Maya Angelou is complaining – and she’s right.


Not arrogant. (Photo: Something Original, Creative Commons)

Somehow, in all the events of Hurricane Irene and the crashing economy, I missed the quiet unveiling of the impressive and dignified Martin Luther King, Jr., Memorial on the National Mall.  It was probably a smaller event than originally envisioned, pre-earthquake, pre-hurricane. (We wrote about MLK a few days ago, in connection with the postponed opening).

So when I first saw the headline that poet (laureate) Maya Angelou was kvetching about King’s words on the statue, saying it made King sound “arrogant,” I thought, well, that she was just kvetching, the way everyone on the internet kvetches.  I ignored the article.

Then I read it.  She’s right.

Here’s what’s one of the inscriptions, placed on one side of the statue says:

“I was a drum major for justice peace and righteousness.”

Here’s what King said on Feb. 4, 1968, two months before he was assassinated, in a sermon at Atlanta’s Ebenezer Baptist Church about a eulogy that might be given in the event of his death:

“If you want to say that I was a drum major, say that I was a drum major for justice. Say that I was a drum major for peace. I was a drum major for righteousness. And all of the other shallow things will not matter.”

Context is all.

Get out the chisel, Washington.

Postscript #1 : Elaine Ray wrote in to say: “I like your bookhaven item on the King monument. Just wanted to clarify that the opening of the monument was not postponed. In fact, the monument had a quiet opening days before the scheduled dedication. It was the dedication that was postponed.” Also read her comment and link in the comments section below.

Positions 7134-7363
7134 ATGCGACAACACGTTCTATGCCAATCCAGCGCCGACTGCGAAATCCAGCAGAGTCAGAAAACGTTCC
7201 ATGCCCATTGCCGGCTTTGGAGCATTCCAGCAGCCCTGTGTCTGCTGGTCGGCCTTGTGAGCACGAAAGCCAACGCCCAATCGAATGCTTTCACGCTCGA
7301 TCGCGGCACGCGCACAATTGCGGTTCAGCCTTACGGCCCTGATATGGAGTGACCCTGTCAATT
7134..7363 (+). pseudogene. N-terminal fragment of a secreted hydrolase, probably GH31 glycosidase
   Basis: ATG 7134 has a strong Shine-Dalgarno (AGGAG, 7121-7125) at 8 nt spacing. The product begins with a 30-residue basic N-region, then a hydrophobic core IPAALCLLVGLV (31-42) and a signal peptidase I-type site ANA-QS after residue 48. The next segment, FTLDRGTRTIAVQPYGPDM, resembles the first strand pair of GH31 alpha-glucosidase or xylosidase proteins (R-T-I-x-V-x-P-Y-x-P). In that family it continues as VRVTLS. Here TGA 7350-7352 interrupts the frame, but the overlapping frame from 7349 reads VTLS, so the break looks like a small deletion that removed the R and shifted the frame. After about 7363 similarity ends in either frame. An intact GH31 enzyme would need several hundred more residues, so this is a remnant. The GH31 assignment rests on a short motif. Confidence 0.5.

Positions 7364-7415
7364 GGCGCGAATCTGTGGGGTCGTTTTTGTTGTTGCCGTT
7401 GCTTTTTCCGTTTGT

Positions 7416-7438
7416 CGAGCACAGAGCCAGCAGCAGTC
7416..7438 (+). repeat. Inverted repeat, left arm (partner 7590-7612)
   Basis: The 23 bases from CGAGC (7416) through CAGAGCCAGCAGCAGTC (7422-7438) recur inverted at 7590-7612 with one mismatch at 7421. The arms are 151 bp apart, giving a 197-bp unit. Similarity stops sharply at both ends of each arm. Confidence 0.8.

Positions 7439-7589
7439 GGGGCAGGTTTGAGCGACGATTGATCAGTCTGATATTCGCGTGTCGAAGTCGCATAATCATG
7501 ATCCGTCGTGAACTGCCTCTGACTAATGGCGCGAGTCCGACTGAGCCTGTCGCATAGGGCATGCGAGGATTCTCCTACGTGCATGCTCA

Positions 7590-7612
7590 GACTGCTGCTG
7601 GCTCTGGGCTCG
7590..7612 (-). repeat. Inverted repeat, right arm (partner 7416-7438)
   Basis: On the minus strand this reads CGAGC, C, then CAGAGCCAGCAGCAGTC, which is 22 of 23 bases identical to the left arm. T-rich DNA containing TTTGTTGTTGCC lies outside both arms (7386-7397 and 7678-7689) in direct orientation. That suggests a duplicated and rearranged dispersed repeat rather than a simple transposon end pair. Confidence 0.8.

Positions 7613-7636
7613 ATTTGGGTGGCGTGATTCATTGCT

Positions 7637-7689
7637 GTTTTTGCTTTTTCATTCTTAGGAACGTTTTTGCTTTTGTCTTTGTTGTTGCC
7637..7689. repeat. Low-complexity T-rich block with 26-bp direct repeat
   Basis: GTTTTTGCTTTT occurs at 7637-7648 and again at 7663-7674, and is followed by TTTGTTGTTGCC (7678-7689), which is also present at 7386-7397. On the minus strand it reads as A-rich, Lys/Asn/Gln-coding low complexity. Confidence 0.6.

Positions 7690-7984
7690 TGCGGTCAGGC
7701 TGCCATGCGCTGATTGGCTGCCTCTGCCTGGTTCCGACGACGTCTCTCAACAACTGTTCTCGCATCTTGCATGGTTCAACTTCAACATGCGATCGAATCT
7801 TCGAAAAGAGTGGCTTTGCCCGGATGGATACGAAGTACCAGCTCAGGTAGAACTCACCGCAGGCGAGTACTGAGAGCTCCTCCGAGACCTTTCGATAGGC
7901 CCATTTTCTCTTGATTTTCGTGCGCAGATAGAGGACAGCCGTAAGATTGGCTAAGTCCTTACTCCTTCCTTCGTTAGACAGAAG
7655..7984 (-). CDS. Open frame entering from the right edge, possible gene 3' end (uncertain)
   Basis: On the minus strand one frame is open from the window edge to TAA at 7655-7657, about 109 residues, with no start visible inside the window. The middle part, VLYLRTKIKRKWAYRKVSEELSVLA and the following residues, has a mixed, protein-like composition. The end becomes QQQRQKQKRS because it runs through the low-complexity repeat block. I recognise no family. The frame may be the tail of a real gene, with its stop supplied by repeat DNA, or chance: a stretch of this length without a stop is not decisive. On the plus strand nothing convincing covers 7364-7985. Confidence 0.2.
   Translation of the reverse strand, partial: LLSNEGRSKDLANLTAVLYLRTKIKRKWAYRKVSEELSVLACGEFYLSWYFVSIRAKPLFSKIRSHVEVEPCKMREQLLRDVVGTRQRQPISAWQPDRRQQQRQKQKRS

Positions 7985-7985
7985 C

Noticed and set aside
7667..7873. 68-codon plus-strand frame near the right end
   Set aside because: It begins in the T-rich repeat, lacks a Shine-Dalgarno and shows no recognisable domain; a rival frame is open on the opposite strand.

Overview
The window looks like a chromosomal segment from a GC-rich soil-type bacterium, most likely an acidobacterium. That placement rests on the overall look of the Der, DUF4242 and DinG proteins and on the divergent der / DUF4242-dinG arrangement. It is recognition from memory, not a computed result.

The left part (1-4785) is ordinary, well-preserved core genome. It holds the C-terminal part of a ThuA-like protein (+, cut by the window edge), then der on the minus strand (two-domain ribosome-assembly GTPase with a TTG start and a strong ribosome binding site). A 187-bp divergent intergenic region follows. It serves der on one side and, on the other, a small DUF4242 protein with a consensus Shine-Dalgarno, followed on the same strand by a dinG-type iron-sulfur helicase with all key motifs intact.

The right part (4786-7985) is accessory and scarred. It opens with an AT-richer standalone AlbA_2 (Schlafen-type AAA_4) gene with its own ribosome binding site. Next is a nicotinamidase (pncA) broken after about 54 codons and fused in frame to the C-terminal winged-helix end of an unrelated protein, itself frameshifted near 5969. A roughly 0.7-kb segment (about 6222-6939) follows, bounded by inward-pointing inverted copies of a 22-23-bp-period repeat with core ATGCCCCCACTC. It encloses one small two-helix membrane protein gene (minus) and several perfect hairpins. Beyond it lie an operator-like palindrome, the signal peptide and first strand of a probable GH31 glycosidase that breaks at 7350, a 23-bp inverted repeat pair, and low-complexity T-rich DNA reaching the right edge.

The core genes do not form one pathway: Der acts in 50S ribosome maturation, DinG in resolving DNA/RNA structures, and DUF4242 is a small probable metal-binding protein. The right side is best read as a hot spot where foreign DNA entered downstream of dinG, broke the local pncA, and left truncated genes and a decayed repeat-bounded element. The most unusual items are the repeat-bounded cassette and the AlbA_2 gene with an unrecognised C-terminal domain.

From Jim Erwin: “Maybe I’ll feel differently once I see it in person, but from the photos it looks like Stalinist monumentalism, which could hardly be more wildly inappropriate for the subject. I suspect Frederick Hart, who did the ‘Three Soldiers’ Vietnam memorial sculpture, could have come closer.”

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2 Responses to “Maya Angelou is complaining – and she’s right.”

  1. Elaine Ray Says:

    And speaking of context, please read my blog post on the historical events that led to the 1963 March on Washington.

  2. Phil Says:

    I heard an NPR interview with the architect in charge of the memorial, and I took his comments to mean the memorial was not intended to represent Dr. King as he was, but to inspire people today. Dr. King would not have wanted a monument to himself anyway, so the quote is less about what he said and more perhaps about what the architect wants to present today.